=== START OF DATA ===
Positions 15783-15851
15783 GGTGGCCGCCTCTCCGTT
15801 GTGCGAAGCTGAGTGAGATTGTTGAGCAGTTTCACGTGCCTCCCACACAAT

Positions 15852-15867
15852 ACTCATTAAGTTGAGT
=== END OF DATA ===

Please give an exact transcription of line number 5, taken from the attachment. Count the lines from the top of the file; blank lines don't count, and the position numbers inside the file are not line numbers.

15852 ACTCATTAAGTTGAGT